Justice for Black Lives, Grand Rapids police dispute blame for protest clash

GRAND RAPIDS, MI – Justice for Black Lives blamed Grand Rapids police for a disturbance that resulted in two arrests during a weekend protest.

Five people sought treatment for injuries resulting from “police attacking protesters,” Kirk Shotts, a Justice for Black Lives director, told MLive / The Grand Rapids Press.

A police sergeant defended officials during a downtown protest on Saturday 25 September against the recent arrest of a black man by the GRPD. Sgt. Dan Adams said a woman was warned with a megaphone that she was violating city noise regulations.

After the police issued her a summons, she continued to use the megaphone. When the police tried to arrest her, others stepped in and allowed her to escape.

“That’s the problem,” Police Sgt. Dan Adams said. “People have actually taken steps to prevent the officers from doing their job.”

But Shotts said the person using the megaphone was exercising their First Amendment rights.

The video showed police making arrests amid shouting, shouting and verbal abuse. A man accused officers of “police brutality” in a video posted on Justice for Black Lives’ Facebook page.

Two were arrested for resisting and resisting the police. Detectives continue to investigate.

Adams said all violent incidents are being investigated by supervisors, the training unit, and internal affairs.

The police check camera recordings worn on the body. There are also videos on social media.

Grand Rapids police on Monday issued a detailed statement on what happened the night of the protest.

“It is important to note that any characterization of this incident as an attack by the GRPD on peaceful demonstrators is wrong,” the statement said.

JBL protesters accused the police of doing just that. They were also upset that police said no injuries had been reported.

“I was very concerned when I heard this,” said Shotts, who is on the Justice for Black Lives public security team. “I was really surprised that they lied so openly and obviously in the testimony. … You have been targeting Justice for Black Lives protesters for some time. “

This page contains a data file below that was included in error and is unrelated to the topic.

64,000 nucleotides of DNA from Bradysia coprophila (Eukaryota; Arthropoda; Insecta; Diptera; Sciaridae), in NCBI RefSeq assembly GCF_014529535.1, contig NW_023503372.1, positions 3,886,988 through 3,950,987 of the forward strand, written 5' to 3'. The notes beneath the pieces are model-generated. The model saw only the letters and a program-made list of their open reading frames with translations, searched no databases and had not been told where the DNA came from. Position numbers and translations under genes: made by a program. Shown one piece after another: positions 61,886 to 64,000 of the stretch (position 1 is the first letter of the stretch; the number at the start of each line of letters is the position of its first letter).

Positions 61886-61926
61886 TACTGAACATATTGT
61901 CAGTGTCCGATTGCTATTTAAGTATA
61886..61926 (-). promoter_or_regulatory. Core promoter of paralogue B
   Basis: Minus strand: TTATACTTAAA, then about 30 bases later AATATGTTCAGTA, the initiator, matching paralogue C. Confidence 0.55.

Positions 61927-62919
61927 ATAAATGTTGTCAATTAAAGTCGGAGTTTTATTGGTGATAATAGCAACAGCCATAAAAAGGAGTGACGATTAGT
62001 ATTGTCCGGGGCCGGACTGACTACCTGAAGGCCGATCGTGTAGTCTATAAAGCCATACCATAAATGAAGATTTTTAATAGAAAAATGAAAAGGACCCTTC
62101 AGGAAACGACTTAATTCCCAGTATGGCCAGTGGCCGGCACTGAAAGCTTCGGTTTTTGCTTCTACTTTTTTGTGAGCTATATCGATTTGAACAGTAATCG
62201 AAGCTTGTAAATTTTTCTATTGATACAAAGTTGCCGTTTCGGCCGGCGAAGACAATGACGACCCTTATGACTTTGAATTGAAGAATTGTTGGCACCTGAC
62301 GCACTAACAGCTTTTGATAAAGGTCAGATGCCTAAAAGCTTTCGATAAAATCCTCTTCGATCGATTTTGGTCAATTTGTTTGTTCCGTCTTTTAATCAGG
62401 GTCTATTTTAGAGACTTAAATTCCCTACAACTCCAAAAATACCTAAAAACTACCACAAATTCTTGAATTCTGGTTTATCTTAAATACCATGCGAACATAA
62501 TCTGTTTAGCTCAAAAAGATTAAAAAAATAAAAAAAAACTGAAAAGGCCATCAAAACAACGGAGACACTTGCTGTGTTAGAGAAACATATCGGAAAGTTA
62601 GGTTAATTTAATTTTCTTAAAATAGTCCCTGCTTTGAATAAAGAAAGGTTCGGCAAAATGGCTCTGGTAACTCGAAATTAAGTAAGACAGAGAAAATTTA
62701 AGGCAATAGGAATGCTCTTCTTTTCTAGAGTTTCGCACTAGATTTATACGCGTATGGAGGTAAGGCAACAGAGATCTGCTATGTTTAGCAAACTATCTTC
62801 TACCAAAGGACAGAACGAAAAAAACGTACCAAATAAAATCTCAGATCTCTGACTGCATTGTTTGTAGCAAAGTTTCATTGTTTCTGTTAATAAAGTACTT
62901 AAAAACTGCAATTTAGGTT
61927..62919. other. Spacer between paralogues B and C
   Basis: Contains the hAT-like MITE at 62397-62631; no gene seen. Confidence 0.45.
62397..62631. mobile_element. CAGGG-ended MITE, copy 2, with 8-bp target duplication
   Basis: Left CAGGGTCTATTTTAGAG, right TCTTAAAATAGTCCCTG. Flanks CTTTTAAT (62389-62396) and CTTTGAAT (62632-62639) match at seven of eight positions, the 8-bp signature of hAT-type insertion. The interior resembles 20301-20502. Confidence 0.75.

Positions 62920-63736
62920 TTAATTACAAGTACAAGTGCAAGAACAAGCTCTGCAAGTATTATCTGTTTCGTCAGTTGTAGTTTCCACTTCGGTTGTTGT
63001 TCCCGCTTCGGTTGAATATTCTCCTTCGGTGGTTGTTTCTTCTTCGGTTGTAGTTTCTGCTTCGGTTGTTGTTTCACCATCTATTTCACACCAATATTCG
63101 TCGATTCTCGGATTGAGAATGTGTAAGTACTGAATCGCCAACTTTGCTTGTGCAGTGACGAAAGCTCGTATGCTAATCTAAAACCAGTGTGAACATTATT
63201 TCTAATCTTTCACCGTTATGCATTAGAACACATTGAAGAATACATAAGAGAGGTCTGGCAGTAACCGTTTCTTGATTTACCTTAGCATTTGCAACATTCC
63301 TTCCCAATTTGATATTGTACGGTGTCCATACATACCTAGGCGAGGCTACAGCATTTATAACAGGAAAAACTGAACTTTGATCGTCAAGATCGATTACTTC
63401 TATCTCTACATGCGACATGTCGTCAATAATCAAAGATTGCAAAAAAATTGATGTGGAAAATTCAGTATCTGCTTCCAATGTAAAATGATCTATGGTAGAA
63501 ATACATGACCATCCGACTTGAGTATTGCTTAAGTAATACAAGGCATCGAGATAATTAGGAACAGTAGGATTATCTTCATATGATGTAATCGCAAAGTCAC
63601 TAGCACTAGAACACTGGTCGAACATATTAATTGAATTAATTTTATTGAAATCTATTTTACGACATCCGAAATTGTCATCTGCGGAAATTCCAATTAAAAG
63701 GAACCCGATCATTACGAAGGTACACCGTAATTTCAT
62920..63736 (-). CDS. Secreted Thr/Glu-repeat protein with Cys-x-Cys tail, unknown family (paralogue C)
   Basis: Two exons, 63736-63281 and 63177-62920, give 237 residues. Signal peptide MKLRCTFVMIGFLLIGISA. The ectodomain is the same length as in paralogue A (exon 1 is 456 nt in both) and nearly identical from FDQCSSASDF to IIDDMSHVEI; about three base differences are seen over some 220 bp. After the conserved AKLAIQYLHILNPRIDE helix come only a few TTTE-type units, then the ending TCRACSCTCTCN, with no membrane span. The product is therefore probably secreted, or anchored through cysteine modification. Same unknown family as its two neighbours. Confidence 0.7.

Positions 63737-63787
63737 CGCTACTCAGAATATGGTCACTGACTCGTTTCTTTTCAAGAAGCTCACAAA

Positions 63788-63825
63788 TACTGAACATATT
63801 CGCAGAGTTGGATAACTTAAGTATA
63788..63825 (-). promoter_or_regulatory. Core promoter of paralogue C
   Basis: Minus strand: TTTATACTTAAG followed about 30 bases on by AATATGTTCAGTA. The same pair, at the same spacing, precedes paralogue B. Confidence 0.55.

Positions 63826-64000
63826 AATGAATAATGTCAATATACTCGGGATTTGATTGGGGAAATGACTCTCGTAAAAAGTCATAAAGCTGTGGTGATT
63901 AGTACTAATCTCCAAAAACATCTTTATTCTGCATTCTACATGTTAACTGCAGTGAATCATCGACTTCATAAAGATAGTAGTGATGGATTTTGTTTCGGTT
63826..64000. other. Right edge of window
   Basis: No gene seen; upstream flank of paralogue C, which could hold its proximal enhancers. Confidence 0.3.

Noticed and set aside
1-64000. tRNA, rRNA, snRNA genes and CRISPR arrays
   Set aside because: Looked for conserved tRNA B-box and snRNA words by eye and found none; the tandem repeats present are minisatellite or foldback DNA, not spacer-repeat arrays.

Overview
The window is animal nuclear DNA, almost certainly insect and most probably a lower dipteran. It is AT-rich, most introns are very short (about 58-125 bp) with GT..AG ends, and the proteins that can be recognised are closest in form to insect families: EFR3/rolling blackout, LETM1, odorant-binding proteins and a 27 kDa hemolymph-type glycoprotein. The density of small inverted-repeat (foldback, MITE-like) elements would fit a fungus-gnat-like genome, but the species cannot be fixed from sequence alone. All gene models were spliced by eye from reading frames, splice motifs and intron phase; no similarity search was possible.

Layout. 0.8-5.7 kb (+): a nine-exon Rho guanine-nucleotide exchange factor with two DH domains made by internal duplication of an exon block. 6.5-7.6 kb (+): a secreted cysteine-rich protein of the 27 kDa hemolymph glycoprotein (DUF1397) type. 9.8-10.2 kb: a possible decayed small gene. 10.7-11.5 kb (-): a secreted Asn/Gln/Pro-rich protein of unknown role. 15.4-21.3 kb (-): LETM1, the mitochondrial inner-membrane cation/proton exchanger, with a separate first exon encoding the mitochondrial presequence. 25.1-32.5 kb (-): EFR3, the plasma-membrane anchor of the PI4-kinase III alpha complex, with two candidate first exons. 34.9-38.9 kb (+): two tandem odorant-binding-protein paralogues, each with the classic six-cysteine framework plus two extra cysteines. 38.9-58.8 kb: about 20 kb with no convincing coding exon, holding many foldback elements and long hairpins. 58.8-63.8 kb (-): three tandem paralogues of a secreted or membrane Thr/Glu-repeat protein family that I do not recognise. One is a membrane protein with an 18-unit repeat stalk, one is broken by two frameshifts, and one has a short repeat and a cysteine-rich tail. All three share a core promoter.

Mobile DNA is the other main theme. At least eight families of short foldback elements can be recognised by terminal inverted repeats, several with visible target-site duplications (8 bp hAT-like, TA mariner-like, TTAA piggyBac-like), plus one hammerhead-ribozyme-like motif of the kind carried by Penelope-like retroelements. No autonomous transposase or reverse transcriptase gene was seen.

Schotts said that “what the cops say is not what happened.”

Shotts, who reported having a concussion, said four other were seeking treatment for bruised ribs, sprained wrists and other minor injuries.

Aly Bates, president of the group, told town commissioners on Tuesday, September 28, “My people are bleeding in the street and you are doing nothing.”

Police said no one – including officials and protesters – said they were injured at the scene. The police don’t know if someone would self-medicate if they didn’t file a complaint, the sergeant said.

Adams said police contacted JFBL several times prior to the protest but received no response. He denied any notion that the police were targeting JFBL, which has called for the police to defuse.

He said Chief Eric Payne was ready to meet with critics of the department.

Adams said the department was defending freedom of expression but said the use of amplified sound was against the city’s noise ordinance. He said the protest organizers had been warned repeatedly about the use of a megaphone.

The protest was in response to the September 3 arrest of a McDonald’s employee in the McDonald’s parking lot on 28th Street SE near Woodland Mall.

The black man was suspected of an attempted break-in to a nearby store minutes earlier, but was not charged. However, he was arrested for defying and defying the police and for destroying malicious property of the police.

His arrest was captured on video that went viral. It showed that a large number of police officers were walking towards him at gunpoint. The boss said the man would likely not have been arrested if he had cooperated on the scene.

Some called for the man to be dropped. The police investigation into the attempted break-in continues. The suspect had a backpack that was similar to the one at the break-in, the police said.

A black woman who told city commissioners at their meeting on Tuesday that she was with the protest played audio of the disturbance during her speech. She told them to watch the video.

“(Police) won’t do this to you. They would never do that to you. But that doesn’t mean they won’t do that to us. “

Continue reading:

A couple planted thousands of poppies in memory of their son. It became an ArtPrize entry.

Whitmer signed the Michigan budget into law and praised the bipartisan nature of the negotiations

The satellite shows exactly where the fall colors are on the upper peninsula

Comments are closed.